In 1885, Ernest Thompson Seton published his Wild Animals I Have Known which I realize was my introduction, a century early, to the American West and its predators—the Mexican gray wolves, cougars and coyotes we are now trying to protect against the ravages of men and guns.
I loved Seton’s short stories and later his Biography of a Grizzly because he wrote about animals that were and are wild—and often feared.
His Lobo, the King of the Cumberland was about a big terrifying male wolf, the kind I went to Yellowstone to hear if I couldn’t see them—neither happened since wolves have long since learned to steer clear of lumbering vehicles full of people with cameras and the inns they stay in.
Seton settled in Santa Fe at the height of his success—he actually made money as a writer—and built a strange hill-top house here, called a castle, around which he assembled the houses of his friends, or followers.
The castle recently burned down, and the houses are real estate bait to people moving to Santa Fe who probably know nothing bout Edward Seton.
His animals remind me of how essential that bit of wildness is to us, not only in the precious few wild animals nearby but as an essential bit of our own souls.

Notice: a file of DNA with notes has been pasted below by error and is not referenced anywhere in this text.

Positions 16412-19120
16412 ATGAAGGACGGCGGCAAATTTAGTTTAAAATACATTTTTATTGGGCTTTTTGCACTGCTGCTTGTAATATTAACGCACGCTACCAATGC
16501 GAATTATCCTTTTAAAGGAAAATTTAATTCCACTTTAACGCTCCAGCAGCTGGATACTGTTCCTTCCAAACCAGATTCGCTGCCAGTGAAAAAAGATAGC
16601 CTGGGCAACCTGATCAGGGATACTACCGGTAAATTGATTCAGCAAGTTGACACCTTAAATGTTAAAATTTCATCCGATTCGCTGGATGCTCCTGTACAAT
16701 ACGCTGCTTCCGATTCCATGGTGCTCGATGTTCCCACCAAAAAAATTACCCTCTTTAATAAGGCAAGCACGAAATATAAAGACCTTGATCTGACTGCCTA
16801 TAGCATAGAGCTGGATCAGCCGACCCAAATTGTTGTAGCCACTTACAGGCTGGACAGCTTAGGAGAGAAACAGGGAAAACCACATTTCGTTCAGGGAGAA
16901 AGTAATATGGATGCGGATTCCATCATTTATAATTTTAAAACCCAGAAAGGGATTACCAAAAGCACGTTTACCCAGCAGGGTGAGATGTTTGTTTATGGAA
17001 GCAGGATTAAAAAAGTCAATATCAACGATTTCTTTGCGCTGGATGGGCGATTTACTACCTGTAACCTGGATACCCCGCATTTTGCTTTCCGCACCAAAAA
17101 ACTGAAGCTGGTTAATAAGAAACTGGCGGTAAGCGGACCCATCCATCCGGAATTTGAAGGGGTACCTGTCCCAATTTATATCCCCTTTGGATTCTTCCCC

And I remembered, with laughter and some embarrassment, holding on to my own speck, years ago.
I was a seventeen-year-old Freshman at what is called a “prestigious” university in the North-east—prestigious meaning the small number of girl undergraduates were tolerated if not ignored.
Being seventeen, and lively, I was glad to attract the attention of a young man in my class, who after a few tentative dates asked me to drive to New York to spend the weekend there, in his parents’ apartment.
I was glad to go, ready for adventure.His parents left for the evening and we retreated to their bed and took off our clothes. Something frightening and exciting seemed about to begin, when my young man suddenly exclaimed, “I want to read you something!”—which may explain my long aversion to reading aloud in bed.
He snatched up a copy of Auntie Mame, just published and a sensation, and read aloud something (I can’t remember what) until I finally gave up and retreated to the guestroom. Later it became a film starring Rosalind Russell.
I knew he was scared. I was, too. But that essential bit of wildness—where was it?
As an adult he became a well-known and successful writer of inspirational books. I never saw him again, fortunately. I wouldn’t have been able to avoid asking him, “Remember Auntie Mame”?
It may be that prestigious universities kill off whatever bit of wildness we keep from childhood, or drown it in drugs and alcohol, because my next boy friend, who asked me to spend a winter weekend in an unheated cabin in the Maine woods, was only looking for an opportunity to jump up and down on the bed—with me.
He, too, became a well-known writer, on disadvantaged children and the education system that fails them.
And I became a novelist, short story writer, poet, and playwright…
I try to keep that tiny bit of wildness alive in myself, and in what I write.